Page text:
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The Levy County Journal 7ADecember 15, 2011www.levyjournalonline.com Your Locally-Owned Paper of Record since 1923 SudokuFor this weeks crossword puzzle answers, visit our Web site at www.levyjournalonline.com Click on the Brain Teaser tab to • nd the answers. Last week’s Sudoku 110 LOST & FOUND115 NOTICES 135 VOLUNTEER OPPORTUNITIES 210 HELP WANTED 440 VACANT LAND FOR SALE 500 FOR SALE Classifieds LOST DOGS IN INGLIS/ YANKEETOWN One large Black dog, 1 small brown beagle mix, one Cur Hound mix -7 months old are missing from their home on Vickie Street in Inglis. If you see them please call (352) 447-2994. 12/22/11115 NOTICESADVERTISER NOTICE — The Levy County Journal does not endorse, promote or encourage the purchase or sale of any product or service advertised in this newspaper. Advertisements are the sole responsibility of the advertiser. The Levy County Journal hereby disclaims all liability for any damage suffered as the result of any advertisement in this newspaper. The Levy County Journal has the sole authority to edit and locate any classi ed advertisement as deemed appropriate. The Levy County Journal reserves the right to refuse any advertising. --------HAPPY TAILS SOCIAL CLUB — Animal and Pet Rescue is now located in the Chie and Flea Market, booth Red 27. Stop by and chat for a bit. 352-493-0252. tfnf --------FREE PREGNANCY TESTS – Con dential Harmony Pregnancy & Resource Center. Now open Mon. thru Thurs. from 11 AM to 6 PM. Call (352) 493-7773 or write to us at Harmony Pregnancy Center, P. O. Box 2557, Chie and, FL. tfnJf --------AL-ANON MEETINGS IN WILLISTON — Join us for Al-Anon meetings on Monday evenings at 7 p.m. at the Midway Plaza located at 13451 NE Highway 27 Alt. in Williston. 1-800-851-1795. ftfn --------NARCONON — a nonpro t public bene t organization that specializes in helping people with drug or alcohol addictions assessments and more than 11,000 local referrals. Call (800) 556-8885 or visit www. drugrehab.net --------AA MEETING — FOR INFORMATION CALL NORTH CENTRAL Florida Intergroup Of ce at (352) 372-8091 which is also a 24hour local hotline number. --------ADDICTION RECOVERY MEETING — Do you struggle with a Drug or Alcohol addiction? Come to our meeting every Thursday night at Mt. Nebo Baptist Church 7:00 PM – Hwy. 340 in Bell, west of 129. Call 386-935-2300 or go to www. grace-ministry.net for more info. Tfnf125 SERVICESSHEDS, SHEDS, SHEDS! — We move ’em. Best price in town. 352-493-0345. Joe’s Rollback Service. Credit cards accepted. TfnApJftfn --------NEED A FENCE OF ANY KIND? Call Danny, any time. 352-463-1832 or 352493-5345 tfnApJftfn --------GUNS AND CONCEALED WEAPONS PERMITS: Call (352) 493-4209 for information. 12/22Jp ONE DAY, ONE HOUSE, ONE CLEANING: Call (352) 443-9801. Ask for Jay. 12/22Jp130 FREEFREE MEALS ON WHEELS FOR PETS: Hosted by Happy Tails Social Club. Call for details (352) 493-0252 ftfn FLORIDA’S LONG-TERM CARE OMBUDSMAN PROGRAM needs volunteers to join its corps of dedicated advo-cates who protect the rights of elders residing in nursing homes, assisted living facilities and adult family care homes. The program’s local councils are seeking additional volunteers to identify, investigate and resolve residents’ concerns. Special training and certi cation is provided. All interested individuals who care about protecting the health, safety, welfare and rights of long-term care facility residents -who often have no one else to advocate for them -are encouraged to call toll-free (888) 831-0404 or visit the program’s Web site at http:// ombudsman.my orida.com. The local council meets at Haven Hospice of North Central Florida, 4200 NW 90th Boulevard in Gainesville to discuss the program’s current activities and give the public a chance to provide comments about long-term care facility issues. These public meetings begin at 12:30 p.m. Concerned citizens and those interested in volunteering are welcome to attend. tfnf210 HELP WANTEDSALES POSITION FOR TREE FARM: We are looking for a local person to train for an agricultural sales position. Must have reliable transportation and have agricultural background. Base salary plus commission. References required. Call Linda at (352) 493-2496; Email resum to lindac@gatorworks.com or fax to (352) 493-2720; mail to P. O. Box 1126, Chie and, FL 32644. tfnJe --------CASH PAID FOR JUNK CARS. $200 and up. 352771-6191. 12/15Jp410 HOUSE FOR SALEFOR SALE BY OWNERIN BLACK JACK ESTATES: 5191 NE 107 Court, Bronson, FL 3 bedrooms/2.5 baths, 1.4 acres, 1800sq/ft living area, $100 closing costs. Financing available. Call Dan 800-285-4414. 12/29Jp --------FOR SALE BY OWNER – CITRUS SPRINGS/ DUNNELLON AREA: 2 story, 4bedrooms/3 baths, above-ground pool, 8x10 utility building. Financing available. $100 closing cost, low down. Call Dan 800285-4414. 12/29Jp440 VACANT LAND FOR SALELAND FOR SALE: 1 to 2 acre lots; owner nance, easy terms, low down payment, Bronson/Williston areas. 352-472-4977 tfnJp -------4 ACRES WILLISTON: Secluded country setting. Gorgeous Oaks with cleared homesite. Owner Financing! NO DOWN PAYMENT! Total $39,900.00 Only $410/mo. www.LandOwnerFinancing. com or call 352-215-1018. 1/12Jp -------1 ACRE IN BRONSON: Beautifully wooded parcel! Nice Neighborhood. Owner Financing! NO DOWN PAYMENT! Total $12,900.00 Only $132/mo. www.LandOwnerFinancing. com or call 352-215-1018. 1/12Jp --------1 ACRE MORRISTON: WELL, SEPTIC & POWER ALREADY INSTALLED!! Cleared homesite! Nice Neighborhood. Owner Financing! No Down Payment! $29,900.00. Only 307.56 / mo www. LandOwnerFinancing.com or call 352-215-1018. 1/12Jp --------2/3 ACRE – BRONSON: Beautifully wooded parcel! Just 1 blk off HWY 27. Owner Financing! NO DOWN PAYMENT! Only $132/mo. Total $12,900.00. www.LandOwnerFinancing. com or call 352-215-1018. 1/12/12Jp --------5 ACRES WILLISTON: 6671 NE 131 Ave. WELL SEPTIC & POWER! Gorgeous Oak Shaded Homesite! Fenced! Perfect for Horses! Owner Financing! NO DOWN PAYMENT! $69,900.00 Only $613/mo www. LandOwnerFinancing.com or call 352-215-1018. 1/12Jp --------FOR SALE BY OWNER: Prosperous residential land for sale, charming and spacious 5-acre lot in Meadowland Estates in Levy County, great site for home or pasture, not wooded. $35,000 negotiable. Call 706-465-3081, ask for Bennie. Serious buyers only. 12/15Jp445 WANTED TO BUYJUNK CARS BOUGHT: $150 — $1,000. CALL 352453-7159 tfnJp --------CASH PAID FOR JUNK CARS. $200 and up. 352771-6191. 12/15Jp500 FOR SALELUMBER FOR SALE — Pine, cherry and cypress. Call Sammy at (352) 9493222. ptfn ---------DIXIE MONUMENTS: Serving North Central Fla. for over a decade. Featuring beautiful bronze, marble & granite monuments in many colors and styles. Choose from 100s of designs or let us custom design any idea you may have! We have the latest technology in laser etchings and can also inscribe nal dates and lettering at the cemetery. Located at 1471 NE 512 Ave. (behind McCrab church) Hwy 349 – 7 miles north of Old Town. Open Tues-Fri 8-4 & Sat. 8-12 or call for after hour’s appt. Toll Free 1-877-542-3432 6/9/12Jp--------BEANIE BABIES & BEANIE BUDDIES. Large collection will sell as a group or individually. Call 352-262-4169 for more information. tfnJe --------MISCELLANEOUS FOR SALE: Horse and saddle – Paint X Quarter; house windows, misc. tools; children’s size clothes 2T8-12 used girls’ clothes; boys’ sizes up to 12-16; Rednosed hound dog X with shepherd, 4-months old. Call 352/348-8255. 12/15Jp. --------TRAILERS – 2 Tandem trailers; 4 single-axle trailers; PowerKing tractor w/18h motor; lots of antique scrap iron including 2 wagon wheels; stepboom loader. (352) 486-4731. 1/5Jp550 FARM PRODUCTSLOOK — NEW HAY FOR SALE: Large rolls, highly fertilized, net-wrapped, weed free! Coastal Bermuda-$45; Pensacola Bahia-$35. Call (352) 9490222. tfnAbJf555 AUTOMOBILESANY JUNK CAR – cash paid up to $500. Free pickup. 352-445-3909 12/15Jp 4 WEEKS FOR ONLY $20!It’s Our Journal 20/20 Special: Your Ad of 20 Words or Less for 4 Consecutive Weeks, No Changes. $20, 10¢ Each Additional Word. Email classi eds@levyjournal.comClassi“ ed Ads Complete and clip this coupon and send it with a check, money order, or credit card information to PO Box 2990, Chie and, FL 32644 Yearly subscription prices are as follows: $25/year for subscribers in Levy County $30/year for subscribers in Florida; $35/year for subscribers outside FloridaName: _____________________________________________ Daytime Phone________________________________________ Address:____________________________________________ City:_________________________State__ __ Zip ___________ VISA MASTERCARD Card Number:______________________Expiration Date: ________ Security Code (3-digit number on back): _____If you decide after four weeks delivery that you no longer want to receive the Journal, just call or write to us no later than Tuesday at least one week before the expiration of your subscription. Offer is good only for a 12-month subscription paid on or before the expiration of the free rst month. Please include the promo code in your request for cancellation. Your Locally-Owned Paper of Record since 1923 Chieand Hardware & Farm SupplyHours: Mon-Sat. 7am-6pm 215 E. Rodgers Blvd Chieand 352.493.4294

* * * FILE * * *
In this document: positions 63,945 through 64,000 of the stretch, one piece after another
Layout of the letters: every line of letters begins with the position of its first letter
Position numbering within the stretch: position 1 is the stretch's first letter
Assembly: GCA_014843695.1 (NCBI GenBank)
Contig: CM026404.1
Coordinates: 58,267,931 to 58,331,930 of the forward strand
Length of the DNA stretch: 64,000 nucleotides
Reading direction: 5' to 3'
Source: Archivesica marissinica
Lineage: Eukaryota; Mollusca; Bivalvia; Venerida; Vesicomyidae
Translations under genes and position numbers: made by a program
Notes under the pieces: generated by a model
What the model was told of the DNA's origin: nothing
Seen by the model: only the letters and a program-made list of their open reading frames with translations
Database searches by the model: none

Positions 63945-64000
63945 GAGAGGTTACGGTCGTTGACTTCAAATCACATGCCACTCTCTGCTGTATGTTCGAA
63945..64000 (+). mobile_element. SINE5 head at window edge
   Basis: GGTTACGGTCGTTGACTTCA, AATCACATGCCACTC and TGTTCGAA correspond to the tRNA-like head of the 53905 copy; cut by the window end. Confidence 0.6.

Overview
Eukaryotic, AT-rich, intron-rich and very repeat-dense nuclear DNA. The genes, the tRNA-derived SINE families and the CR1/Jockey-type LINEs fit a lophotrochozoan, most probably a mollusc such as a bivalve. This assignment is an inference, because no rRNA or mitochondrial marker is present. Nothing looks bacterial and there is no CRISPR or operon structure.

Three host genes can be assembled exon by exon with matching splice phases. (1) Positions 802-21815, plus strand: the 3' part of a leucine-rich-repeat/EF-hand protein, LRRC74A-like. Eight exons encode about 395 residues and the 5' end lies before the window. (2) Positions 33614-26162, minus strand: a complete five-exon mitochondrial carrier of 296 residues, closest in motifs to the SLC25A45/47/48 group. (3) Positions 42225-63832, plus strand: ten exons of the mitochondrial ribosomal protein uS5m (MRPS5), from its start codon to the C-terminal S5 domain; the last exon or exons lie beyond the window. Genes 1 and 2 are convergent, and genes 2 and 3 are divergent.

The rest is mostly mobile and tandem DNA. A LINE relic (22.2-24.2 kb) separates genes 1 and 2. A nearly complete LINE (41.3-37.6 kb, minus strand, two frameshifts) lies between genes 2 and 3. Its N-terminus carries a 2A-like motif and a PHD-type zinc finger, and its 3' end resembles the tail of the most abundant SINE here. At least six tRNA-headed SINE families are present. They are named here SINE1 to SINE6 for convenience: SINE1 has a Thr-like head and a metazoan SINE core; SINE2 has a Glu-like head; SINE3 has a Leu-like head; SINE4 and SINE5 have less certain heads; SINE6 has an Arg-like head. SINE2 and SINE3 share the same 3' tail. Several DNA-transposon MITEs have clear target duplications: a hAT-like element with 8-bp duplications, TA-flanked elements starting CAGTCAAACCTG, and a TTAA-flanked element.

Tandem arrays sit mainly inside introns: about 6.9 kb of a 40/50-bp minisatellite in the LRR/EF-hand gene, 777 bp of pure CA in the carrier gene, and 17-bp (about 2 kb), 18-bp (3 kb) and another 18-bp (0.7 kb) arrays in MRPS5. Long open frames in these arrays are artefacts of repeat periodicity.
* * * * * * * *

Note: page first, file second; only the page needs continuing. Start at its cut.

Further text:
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The Levy County Journal8ADecember 15, 2011www.levyjournalonline.com Your Locally-Owned Paper of Record since 1923 Jack Scho“ eld, of Yankeetown, has “ led with the Supervisor of Elections to run for Levy County Commissioner, District 3, in the upcoming 2012 election. Both Jack and his wife Susie are been extremely involved in their local community. Currently, Jack is serving in his second term on the Yankeetown Town Council, is Vice President of the Friends of the Withlacoochee Gulf Preserve, is a member of Friends of the A. F. Knotts Library and a member of Withlacoochee Area Residents. Jack is a registered Republican but will run as a No Party A liate due to recent changes in the Florida Election Law. As a graduate with a B.S. from York College of Pennsylvania, Jack has over 38 years of business experience in the apparel industry. He has extensive experience overseeing annual budgets from 15 million to over 4 billion dollars in annual sales and was in charge of operations, sales and sales management and executive management with these companies. He also served our country in the United States Marine Corps and United States Marine Corps Reserves. Currently, Jack is a Real Estate Professional and owner and CEO of Nature Coast Out“ tters LLC, an eco-tourism marketing company. His philosophy of leadership will help Levy County as it sits on the edge of many new opportunities. Jack feels we must plan for the future, produce opportunity for our residents while preserving and protecting our quality of life. He has spent much of the last “ ve years researching potential growth initiatives that may lead to job opportunities for Levy County residents. With one of the top Universities in Florida, less than “ fteen miles from Williston, Levy County has a valuable resource on its doorstep, as well as neighboring counties seeking to create business and industry. e proposed Port Citrus, on the barge canal, and the inland Port in Marion County can, and will, have and a ect on our county. We must be involved in understanding how these initiatives can provide opportunity for the citizens of Levy County See dealer for complete details. Some restrictions apply. Expires 12/31/2011. Chie”and, FL 32644www.allseasonschie”and.comLicense # CAC057426 Your Comfort is Our Concern FREEUV LIGHT & 5Ž FILTER WITH THE PURCHASE OF A 15 SEER CARRIER HEAT PUMP SEER CARRIER HEAT PUMP … STARTING AT $4,380 Mitchs Gold & Diamonds Jack Scho eld to Run for District 3 Commissioner of Levy Countywhile minimizing any adverse e ects. Jack believes that as a County Commissioner I must make myself available to listen and discuss any and all concerns of the residents and businesses currently in Levy County, as well as those who want to establish a business here. While we sometimes have di ering opinions, people who truly have no agenda will make the best decisions. Today we see a complete disconnect with our federally elected o cials and the people they represent, many have taken the stance that they will agree to disagree, regardless of what is right or wrong. is kind of attitude should not be allowed to permeate into the County level. As your Commissioner I will only make decisions based on what is in the best interest of the tax payers of Levy County and serve with integrity and honesty.Ž Jack Scho“ eld looks forward to the opportunity to personally speak with you or your civic or social organizations. He can be contacted at 352/447-6152 or by email at jschof7338@aol. com Submitted by Jack Scho• eld By Kathy HilliardEditorSometimes you just “ nd something that hits home in your soul as being the right thing to do. is just might be one of them … Survival Straps. Survival Straps is a company in Point Vedra, Florida that makes wrist straps that unwind in case of an emergency to give you lots of very strong rope to tie something, to lift something, to hold something together while in the woods hunting, on the road traveling, or helping out in an emergency. To see the entire scope of this most useful piece of jewelry-equipment go to survivalstraps.com and watch the many videos. is company has been featured on many television wildlife, hunting, and survival shows too numerous to mention here. e vision and business statement of Survival Straps is most impressive. e following is from their website: Survival Straps Stands For: *We believe in building the highest quality, toughest, coolest, expedition-ready gear possible. Our gear is simply incredible. If you do not have a Survival Strap, you need one. Seriously. Not only will you love wearing it, but it could help get you out of a jam and potentially save your life someday. *We believe in making our products in America. Not China. Not Iceland. And certainly not Pakistan! We make all of our Survival Straps here in America. *We believe in old fashioned, family style business. Our customer service team does not follow any corporate handbooks. We just simply believe in treating all of our customers like they are our neighbors. *We believe in lightning fast shipping, even though every piece of gear is custom made to order. e shopping experience on our website is almost as good as being in a physical store. Except there are no parking problems, crowds, crazy salespeople, and we are never out of stock. *We believe in doing the right thing. Just read some comments on our Facebook fan page and you will see what we are talking about. Over 165,000 of our fans dont lie! *We believe in constant improvement. We are constantly improving our gear, our service, our company, and ourselves. It is very cool to see where we started, and where we are now. We are extremely “ red up about where we are going in the future! *We believe in supporting the Men and Women in uniform who keep us free and safe. is includes ALL Military, Soldiers, Marines, Sailors, Airmen, Coastguardsmen, Firemen, EMS, and all Law Enforcement. Basically all Americans that risk their lives every day to make sure our families are free and safe. It all starts with them. We could not build a business and freely enjoy our lives if it was not for the sacri“ ce of our Men and Women in uniform. We are dedicated to doing everything we can to support them. Survival Straps makes gift packages available to be sent to a soldier you know or to a soldier they know could use one which includes a survival strap in black or OD green, Christmas Gift Idea for Survival and our Wounded Warriorshard candies and a personalized card from you. You can order for yourself and add a kit for a soldier to it and they will ship the soldiers kit straight to your soldier and your package to you. Survival Straps is donating 20 percent of the proceeds for these packages to the Wounded Warrior Project. Survival Straps also has dog collars and leashes, collegiate straps and key FOBs, military straps for Army, Navy, etc., police and “ re“ ghter straps, and many interesting items including Gift Certi“ cates. If you are looking for something that will help the Wounded Warriors, support and uplift our soldiers overseas, and help a company doing it the right way go to survivalstrap. com and “ nd a gift that suits you or your loved one while helping our soldiers at the same time.